The case could be made that Wired editor-in-chief Chris Anderson, author of the new book Free and the Long Tail, the seminal work that outlined a new paradigm of Web-enabled book searching and selling, is the patron saint of this year’s digitally focused BEA. At last night’s panel, “Jumping Off a Cliff: How Publishers Can Succeed Online,” Anderson was joined by Scribd cofounder Jared Friedman, New York Times digital guru Nick Bilton and the moderator, PW’s Andrew Albanese, in a conversation that can be heard all around the convention floor: What can the book industry do to avoid the unfortunate fate of the music industry?

The short answer to book publishers is: don’t act like the music labels and turn your companies into a disruptive force that comes between readers and the real product—writing and writers. Anderson began by describing a book industry dominated by “costly, monopolistic supply chains” that seemed much like the ill-fated music industry. But Anderson went on to say that unlike the music CD—described as the wrong unit for music, sold at the wrong price—“There’s nothing wrong with the physical book,” he said. “Long battery life, high resolution pages, easy to read, you can give it away—it’s a superior format,” he continued to some laughter. “The digital formats are great but they enhance the physical book rather than replace it.”

Anderson’s point was that the analogy to the music industry only goes so far, and that authors and readers are on the cusp of a new age of book promotion and reading. Friedman and Bilton were also quick to point out that book publishers better recognize how their role will change. The real product of the music industry, Anderson emphasized, was not the CD, but the music itself and the relationship between it, the musicians and the fans. “The product is not the music labels, “ Anderson said. “I care what happens to bands not labels. Screw the labels.”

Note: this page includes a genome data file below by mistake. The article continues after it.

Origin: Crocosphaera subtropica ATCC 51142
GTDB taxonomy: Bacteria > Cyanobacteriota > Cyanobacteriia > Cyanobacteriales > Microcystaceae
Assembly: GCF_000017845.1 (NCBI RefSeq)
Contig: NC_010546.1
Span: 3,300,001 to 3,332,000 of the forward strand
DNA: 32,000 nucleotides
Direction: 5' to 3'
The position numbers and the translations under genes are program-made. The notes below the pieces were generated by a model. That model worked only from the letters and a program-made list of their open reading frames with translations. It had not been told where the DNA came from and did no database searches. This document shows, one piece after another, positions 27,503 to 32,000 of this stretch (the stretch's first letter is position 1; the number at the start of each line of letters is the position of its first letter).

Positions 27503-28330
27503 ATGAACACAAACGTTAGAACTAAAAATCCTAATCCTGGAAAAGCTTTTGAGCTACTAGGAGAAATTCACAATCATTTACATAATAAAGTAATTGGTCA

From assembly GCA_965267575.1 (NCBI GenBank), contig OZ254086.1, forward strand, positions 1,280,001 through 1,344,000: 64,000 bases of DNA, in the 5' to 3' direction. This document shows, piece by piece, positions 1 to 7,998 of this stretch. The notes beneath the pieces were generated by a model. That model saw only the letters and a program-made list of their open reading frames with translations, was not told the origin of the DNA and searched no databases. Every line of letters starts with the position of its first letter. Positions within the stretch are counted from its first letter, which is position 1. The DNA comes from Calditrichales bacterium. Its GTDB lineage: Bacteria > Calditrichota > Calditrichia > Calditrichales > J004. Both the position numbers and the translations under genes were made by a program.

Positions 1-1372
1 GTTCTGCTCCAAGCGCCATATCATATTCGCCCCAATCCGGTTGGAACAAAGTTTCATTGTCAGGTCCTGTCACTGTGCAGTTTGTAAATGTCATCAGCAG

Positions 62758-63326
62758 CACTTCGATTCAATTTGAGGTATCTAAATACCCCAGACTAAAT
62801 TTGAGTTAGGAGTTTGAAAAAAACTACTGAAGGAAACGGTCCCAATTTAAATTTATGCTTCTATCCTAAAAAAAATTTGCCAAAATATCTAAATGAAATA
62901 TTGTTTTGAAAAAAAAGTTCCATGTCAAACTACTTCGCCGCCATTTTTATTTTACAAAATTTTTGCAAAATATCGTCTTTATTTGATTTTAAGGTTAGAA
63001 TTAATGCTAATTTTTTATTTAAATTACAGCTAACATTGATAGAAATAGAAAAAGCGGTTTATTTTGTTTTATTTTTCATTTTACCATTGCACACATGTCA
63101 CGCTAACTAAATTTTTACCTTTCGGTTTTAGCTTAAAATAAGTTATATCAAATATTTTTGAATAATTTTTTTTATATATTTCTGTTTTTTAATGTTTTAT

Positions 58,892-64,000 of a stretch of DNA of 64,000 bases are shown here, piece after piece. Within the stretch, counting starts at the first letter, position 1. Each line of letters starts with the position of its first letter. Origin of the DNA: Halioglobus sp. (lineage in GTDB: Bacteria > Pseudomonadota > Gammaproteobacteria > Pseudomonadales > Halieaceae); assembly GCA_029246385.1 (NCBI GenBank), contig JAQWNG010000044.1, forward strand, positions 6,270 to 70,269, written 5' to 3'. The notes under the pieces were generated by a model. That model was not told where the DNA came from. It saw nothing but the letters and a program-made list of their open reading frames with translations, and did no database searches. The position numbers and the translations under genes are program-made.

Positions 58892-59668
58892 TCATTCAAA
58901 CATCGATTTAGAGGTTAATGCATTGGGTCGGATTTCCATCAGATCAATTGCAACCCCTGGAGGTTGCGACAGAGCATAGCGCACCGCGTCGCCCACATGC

Bilton pointed out that the iPod “was not the first digital music player, but it came during a perfect storm and offered a great experience.” Scrbd’s Friedman—much in the news as he moves the online site (and its 60 million users) into new promotional relationships with publishers and authors—was also optimistic about book publishing and the new digital paradigm. “It’s a fallacy that bits and bytes can’t be monetized as well as print,” he said, “and you can do more on the Web than put print-world stuff on it. I’m optimistic that publishers can manage this transition without the hiccups of the music business. They’re already doing this.”

Bilton made the point that going forward, all media companies, whether TV networks, newspapers or book publishers, will produce similar content. “CNN produces writing, the New York Times now produces videos, podcasts and all manner of multimedia. We will all create the same type of content and we’ll consume it all on the same devices. There won’t be the distinction between books and newspapers and other media.”

Among other useful points made for publishers: piracy can be useful, it drives sales and besides, Anderson noted, “it’s impossible to stop.” Friedman: “The future is DRM-free, we put all this DRM stuff on Scribd and publishers don’t even use them.” Friedman again: “What is a book? It’s a hardcover, an e-book, a Web book, an audio book, a video on YouTube; I don’t know where the book ends and I begin.” And for authors: “DIY in the digital age doesn’t mean you’ll be a celebrity,” Anderson said in response to a query about online promotion. “It will help you increase your audience and saves you from obscurity even if you can’t quit your day job.”

Bilton turned to the movie industry and cited it for failing to learn from the past. “They’re following the music industry by shutting down Pirate Bay. Why frustrate millions of fans? Make it easier for me to get films legally if you want to stop pirating.” And Friedman provided the ultimate theme of the evening. “People want digital content," he said. "The faster you get it to them legally the better. Jump off the cliff, sooner rather than later.”

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